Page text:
Martin v. Berg et al

Filing 4

ORDER denying as moot 2 Plaintiff's IFP Motion and Dismissing Plaintiff's Complaint without Prejudice. The Court:1) DENIES as moot Martin's IFP motion, (Doc. No. 2);2) DISMISSES without prejudice the § 1983 claim against all de fendants;3) DISMISSES without prejudice the First Amendment Retaliation claim against Rinni; and4) GRANTS Martin leave to amend his complaint by 10/26/2017. Signed by Judge Anthony J. Battaglia on 10/8/2017. (All non-registered users served via U.S. Mail Service)(acc)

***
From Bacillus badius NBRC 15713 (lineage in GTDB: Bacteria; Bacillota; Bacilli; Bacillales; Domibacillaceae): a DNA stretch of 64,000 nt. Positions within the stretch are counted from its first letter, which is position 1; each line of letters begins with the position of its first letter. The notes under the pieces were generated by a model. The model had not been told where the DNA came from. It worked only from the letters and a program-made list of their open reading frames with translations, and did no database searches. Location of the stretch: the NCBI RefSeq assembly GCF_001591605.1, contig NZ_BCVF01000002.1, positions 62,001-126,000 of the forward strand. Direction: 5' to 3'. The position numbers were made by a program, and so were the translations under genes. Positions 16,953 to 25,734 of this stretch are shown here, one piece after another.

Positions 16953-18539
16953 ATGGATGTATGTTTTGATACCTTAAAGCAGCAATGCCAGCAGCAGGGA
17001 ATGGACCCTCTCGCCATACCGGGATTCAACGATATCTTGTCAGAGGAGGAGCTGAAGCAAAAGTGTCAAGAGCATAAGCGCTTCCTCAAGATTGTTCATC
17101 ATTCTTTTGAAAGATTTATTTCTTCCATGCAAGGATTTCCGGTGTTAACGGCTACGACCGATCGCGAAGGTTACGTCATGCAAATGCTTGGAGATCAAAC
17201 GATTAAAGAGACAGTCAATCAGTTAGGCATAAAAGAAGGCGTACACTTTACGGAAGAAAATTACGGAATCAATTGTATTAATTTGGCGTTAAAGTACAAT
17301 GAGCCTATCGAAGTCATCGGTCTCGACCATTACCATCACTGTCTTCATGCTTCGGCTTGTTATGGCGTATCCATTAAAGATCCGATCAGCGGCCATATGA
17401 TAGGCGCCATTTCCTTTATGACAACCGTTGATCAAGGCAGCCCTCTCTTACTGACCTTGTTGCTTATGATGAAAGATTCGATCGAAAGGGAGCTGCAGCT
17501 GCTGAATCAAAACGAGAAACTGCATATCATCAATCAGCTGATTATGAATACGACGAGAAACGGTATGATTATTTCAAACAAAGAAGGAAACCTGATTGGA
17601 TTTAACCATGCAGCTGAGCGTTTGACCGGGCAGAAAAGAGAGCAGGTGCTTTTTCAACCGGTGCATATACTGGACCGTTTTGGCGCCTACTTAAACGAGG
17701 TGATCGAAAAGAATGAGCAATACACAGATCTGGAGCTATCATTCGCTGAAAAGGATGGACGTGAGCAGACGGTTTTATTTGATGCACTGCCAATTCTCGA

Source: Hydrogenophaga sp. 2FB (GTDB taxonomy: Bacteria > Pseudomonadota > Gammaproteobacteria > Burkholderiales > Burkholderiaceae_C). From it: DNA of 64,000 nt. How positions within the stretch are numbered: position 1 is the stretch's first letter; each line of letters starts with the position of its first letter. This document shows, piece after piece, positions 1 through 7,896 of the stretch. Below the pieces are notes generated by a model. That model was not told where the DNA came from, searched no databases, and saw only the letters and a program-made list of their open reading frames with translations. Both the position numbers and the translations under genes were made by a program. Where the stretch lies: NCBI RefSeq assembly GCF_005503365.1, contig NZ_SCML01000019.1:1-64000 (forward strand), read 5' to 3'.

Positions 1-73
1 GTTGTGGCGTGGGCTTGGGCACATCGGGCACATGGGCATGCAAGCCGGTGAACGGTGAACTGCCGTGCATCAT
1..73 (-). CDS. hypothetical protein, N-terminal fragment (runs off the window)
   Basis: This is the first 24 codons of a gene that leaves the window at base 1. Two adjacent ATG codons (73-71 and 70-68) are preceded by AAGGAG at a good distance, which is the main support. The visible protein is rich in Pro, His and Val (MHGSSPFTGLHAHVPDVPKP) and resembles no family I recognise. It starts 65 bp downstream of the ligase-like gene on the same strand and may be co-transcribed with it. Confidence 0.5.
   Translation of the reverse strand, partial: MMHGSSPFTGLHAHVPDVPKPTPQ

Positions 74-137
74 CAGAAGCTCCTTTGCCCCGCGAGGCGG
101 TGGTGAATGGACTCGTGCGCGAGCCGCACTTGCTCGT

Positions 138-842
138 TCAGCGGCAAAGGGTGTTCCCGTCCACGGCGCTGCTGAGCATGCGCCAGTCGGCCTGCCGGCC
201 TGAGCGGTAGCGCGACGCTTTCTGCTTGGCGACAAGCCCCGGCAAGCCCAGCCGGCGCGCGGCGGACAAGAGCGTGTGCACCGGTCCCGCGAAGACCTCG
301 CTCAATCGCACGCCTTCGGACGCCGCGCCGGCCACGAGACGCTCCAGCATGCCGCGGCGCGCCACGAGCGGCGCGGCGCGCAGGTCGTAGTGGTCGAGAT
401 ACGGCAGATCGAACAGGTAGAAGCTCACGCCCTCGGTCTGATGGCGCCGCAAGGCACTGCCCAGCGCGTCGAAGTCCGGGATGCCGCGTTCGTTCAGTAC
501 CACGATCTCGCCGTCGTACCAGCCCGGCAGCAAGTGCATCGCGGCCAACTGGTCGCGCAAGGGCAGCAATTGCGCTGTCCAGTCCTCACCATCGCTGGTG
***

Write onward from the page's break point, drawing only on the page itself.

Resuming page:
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1 2 3 4 5 6 7 8 UNITED STATES DISTRICT COURT 9 SOUTHERN DISTRICT OF CALIFORNIA 10 11 Lance R. Martin, Case No.: 17-cv-1750-AJB-JMA Plaintiff, 12 13 14 ORDER DENYING AS MOOT PLAINTIFF’S IFP MOTION AND DISMISSING PLAINTIFF’S COMPLAINT WITHOUT PREJUDICE v. MTS Officers R. Berg and M. Rinni, Defendants. 15 (Doc. No. 2) 16 17 18 19 20 21 22 23 24 25 26 27 28 The Court reviewed plaintiff Lance Martin’s complaint and motion to proceed in forma pauperis. The Court finds Martin failed to state a claim and dismisses his complaint without prejudice. The Court denies as moot Martin’s IFP motion. I. SCREENING PURSUANT TO 28 U.S.C. § 1915(e) Under 28 U.S.C. § 1915(e)(2), when reviewing an IFP motion, the Court must rule on its own dismissal motion before the complaint is served. Lopez v. Smith, 203 F.3d 1122, 1127 (9th Cir. 2000). The Court must dismiss the complaint if it is frivolous, malicious, fails to state a claim upon which relief may be granted, or seeks monetary relief from a defendant immune from such relief. 28 U.S.C. § 1915(e)(2)(B); Lopez, 203 F.3d at 1127 (“[§] 1915(e) not only permits but requires a district court to dismiss an [IFP] complaint that fails to state a claim”). Accordingly, the Court “may dismiss as frivolous complaints 1 17-cv-1750-AJB-JMA 1 reciting bare legal conclusions with no suggestion of supporting facts . . . .” Franklin v. 2 Murphy, 745 F.2d 1221, 1228 (9th Cir. 1984) (citation omitted). “[A] complaint must 3 contain sufficient factual matter, accepted as true, to ‘state a claim to relief that is plausible 4 on its face.’” Ashcroft v. Iqbal, 556 U.S. 662, 678 (2009) (quoting Bell Atlantic Corp. v. 5 Twombly, 550 U.S. 544, 547 (2007)). A complaint is facially plausible when the facts 6 alleged allow “the court to draw the reasonable inference that the defendant is liable for the 7 misconduct alleged.” Id. 8 A. Martin’s Allegations Against Defendants 9 Martin brings a 42 U.S.C. § 1983 claim against defendants R. Berg and M. Rinni. 10 (Doc. No. 1.) Martin alleges that on November 11, 2016, MTS Police Officer R. Berg 11 falsely charged Martin with fare evasion even though he had a valid fare pass provided by 12 the San Diego Salvation Army S.T.E.P.S. program. (Doc. No. 1 at 6; 1-3 at 2.) Martin 13 points to exhibit B, which is a copy of notice to appear citation from Berg dated November 14 11, 2016 for fare evasion. (Doc. No. 1-3 at 4.) The ticket stated Martin is to appear at the 15 San Diego Superior Court Traffic Division on January 11, 2017. (Id.) 16 Martin also alleges that MTS Police Officer M. Rinni, on April 9, 2017, similarly 17 checked his fare card, but deliberately kept the scanner in the off position, not pushing the 18 button to activate it, subsequently not allowing his card to register that it has sufficient 19 funds. (Doc. No. 1 at 8.) Martin alleges Rinni ordered him to exit the Trolley and claims 20 he “did not feel free to leave under [Rinni’s] authority. . . .” (Id.) Martin alleges Rinni then 21 charged him for fare evasion and “falsely arrested” him “without probable cause, stopping 22 Plaintiffs [sic] movement, from work, and not have his person unlawfully seized, also to 23 be falsely arrested . . . .” (Id.) Rinni also gave Martin a notice to appear citation, attached 24 as exhibit F. (Doc. No. 1-3 at 11.) While this photocopy is difficult to read, it is dated 25 April 9, 2017, and appears to be for fare evasion. (Id.) He also alleges a First Amendment 26 retaliation claim against Rinni. (Doc. No. 1 at 7.) 27 B. Legal Standards 28 42 U.S.C. § 1983 provides a cause of action for the “deprivation of any rights, 2 17-cv-1750-AJB-JMA 1 privileges, or immunities secured by the Constitution and laws” of the United States. Wyatt 2 v. Cole, 504 U.S. 158, 161 (1992). To state a claim under § 1983, a plaintiff must allege 3 two essential elements: (1) that a right secured by the Constitution or laws of the United 4 States was violated, and (2) that the alleged violation was committed by a person acting 5 under color of state law. West v. Atkins, 487 U.S. 42, 48 (1988); Long v. Cnty. of Los 6 Angeles, 442 F.3d 1178, 1185 (9th Cir. 2006). 7 “A claim for unlawful arrest is cognizable under § 1983 as a violation of the Fourth 8 Amendment, provided the arrest was without probable cause or other justification.” Lacey 9 v. Maricopa Cnty., 693 F.3d 896, 918 (9th Cir. 2012) (en banc) (citation and internal 10 quotation marks omitted). “Probable cause exists if the arresting officers ‘had knowledge 11 and reasonably trustworthy information of facts and circumstances sufficient to lead a 12 prudent person to believe that [the arrestee] had committed or was committing a crime.’” 13 Maxwell v. Cnty. of San Diego, 697 F.3d 941, 951 (9th Cir. 2012) (quoting United States 14 v. Ricardo D., 912 F.2d 337, 342 (9th Cir. 1990)). 15 16 C. Discussion 1. False Arrest under § 1983 17 Martin contends both times the officers cited him for fare evasion he was falsely 18 arrested. However, Martin produced no evidence of an actual arrest, only a detention period 19 in which the officers gave him a citation. The Court has no facts regarding how long each 20 officer stopped Martin for or any details surrounding each incident. 21 An officer is permitted to detain someone for the purposes of investigating a 22 violation. Rodriguez v. United States, 135 S. Ct. 1609, 1614 (2015). “A routine traffic stop 23 . . . is a relatively brief encounter and is more analogous to a so-called ‘Terry stop’ . . . than 24 to a formal arrest.” Knowles v. Iowa, 525 U.S. 113, 117 (1998) (internal quotation and 25 citation omitted). The Fourth Amendment requires the length and scope of the detention 26 be “strictly tied to and justified by the circumstances which rendered its initiation 27 permissible.” Terry v. Ohio, 392 U.S. 1, 16, 19 (1968) (internal citations omitted). An 28 officer is permitted to detain an individual for the amount of time necessary to execute a 3 17-cv-1750-AJB-JMA 1 traffic citation. Sameth v. Cnty. of Los Angeles, No. CV 10–6565–ODW (RZx), 2011 WL 2 6937275, at *5 (C.D. Cal. Dec. 29, 2011). A constitutional violation would arise if an 3 officer continued their detention without probable cause after the officer obtained enough 4 information to issue a citation. United States v. Luckett, 484 F.2d 89, 90–91 (9th Cir. 1973) 5 (per curiam) (finding that an individual stopped for jay-walking may be detained “only the 6 time necessary to obtain satisfactory identification from the violator and to execute a traffic 7 citation.”). 8 It appears Martin was either the subject of a Terry stop, where the officers briefly 9 detained him to find out if he was evading fare, or he was detained while being ticketed (or 10 both). But, neither a Terry stop nor a detention to issue a citation rise to an unlawful arrest 11 under § 1983. And while the Court is required to construe Martin’s pleadings liberally, as 12 he is a pro se plaintiff, “a liberal interpretation of a civil rights complaint may not supply 13 essential elements of the claim that were not initially pled.” Ivey v. Bd. of Regents, 673 14 F.2d 266, 268 (9th Cir. 1982). Other than Martin’s conclusory statements that Berg and 15 Rinni “falsely arrested” him for fare evasion, (Doc. No. 1 at 6–8), there are no other 16 supporting facts or evidence proving Martin was actually arrested or detained for an 17 unreasonable amount of time on either occasion. 18 Without more details, Martin’s complaint fails to meet the pleading requirements 19 under Iqbal. This complaint contains the type of bare legal assertions without supporting 20 facts that the Ninth Circuit directs the court to dismiss as frivolous. Franklin, 745 F.2d at 21 1228. If Martin has more information regarding the timeline of the incidents or any other 22 pertinent details, he should include them in an amended pleading. Thus, the Court 23 DISMISSES without prejudice the § 1983 claim. 24 b. First Amendment Retaliation 25 Martin alleges Rinni retaliated against his First Amendment rights. He states, “[t]he 26 decision was made to again falsely charge Plaintiff with fare evasion, which is commonly 27 known as stacking charges, retaliating against Plaintiff violating his rights under the First 28 Amendment of the U.S. Constitution, for exercising his protected legal rights.” 4 17-cv-1750-AJB-JMA 1 (Doc. No. 1 at 7.) 2 “In order to demonstrate a First Amendment violation, a plaintiff must provide 3 evidence showing that by his actions [the defendant] deterred or chilled [the plaintiff’s] 4 political speech and such deterrence was a substantial or motivating factor in [the 5 defendant’s] conduct.” Mendocino Envtl. Ctr. v. Mendocino Cnty., 192 F.3d 1283, 1300 6 (9th Cir. 1999) (internal quotation omitted). “[T]he proper inquiry asks whether an 7 official’s acts would chill or silence a person of ordinary firmness from future First 8 Amendment activities.” Id. (internal quotation omitted). 9 Here, Martin does not plead sufficient facts supporting a retaliatory claim under the 10 First Amendment because he does not allege he was engaged in, or attempting to engage 11 in, any type of protected speech when Rinni ticketed him. To prevail on this theory, Martin 12 must have shown evidence that his protected speech was chilled by Rinni’s citation. He 13 only alleges he was “exercising his protected legal rights” at the time Rinni approached 14 him, but this allegation alone is not enough to plausibly state a claim. Again, this claim 15 falls short of the Iqbal standard. There are simply no facts in the complaint alleging Martin 16 was engaged in protected speech of which Rinni retaliated against. Thus, the Court 17 DISMISSES without prejudice this cause of action as well. 18 II. CONCLUSION 19 For the reasons set forth above, the Court: 20 1) DENIES as moot Martin’s IFP motion, (Doc. No. 2); 21 2) DISMISSES without prejudice the § 1983 claim against all defendants; 22 3) DISMISSES without prejudice the First Amendment Retaliation claim against 23 24 Rinni; and 4) GRANTS Martin leave to amend his complaint by October 26, 2017. 25 IT IS SO ORDERED 26 Dated: October 8, 2017 27 28 5 17-cv-1750-AJB-JMA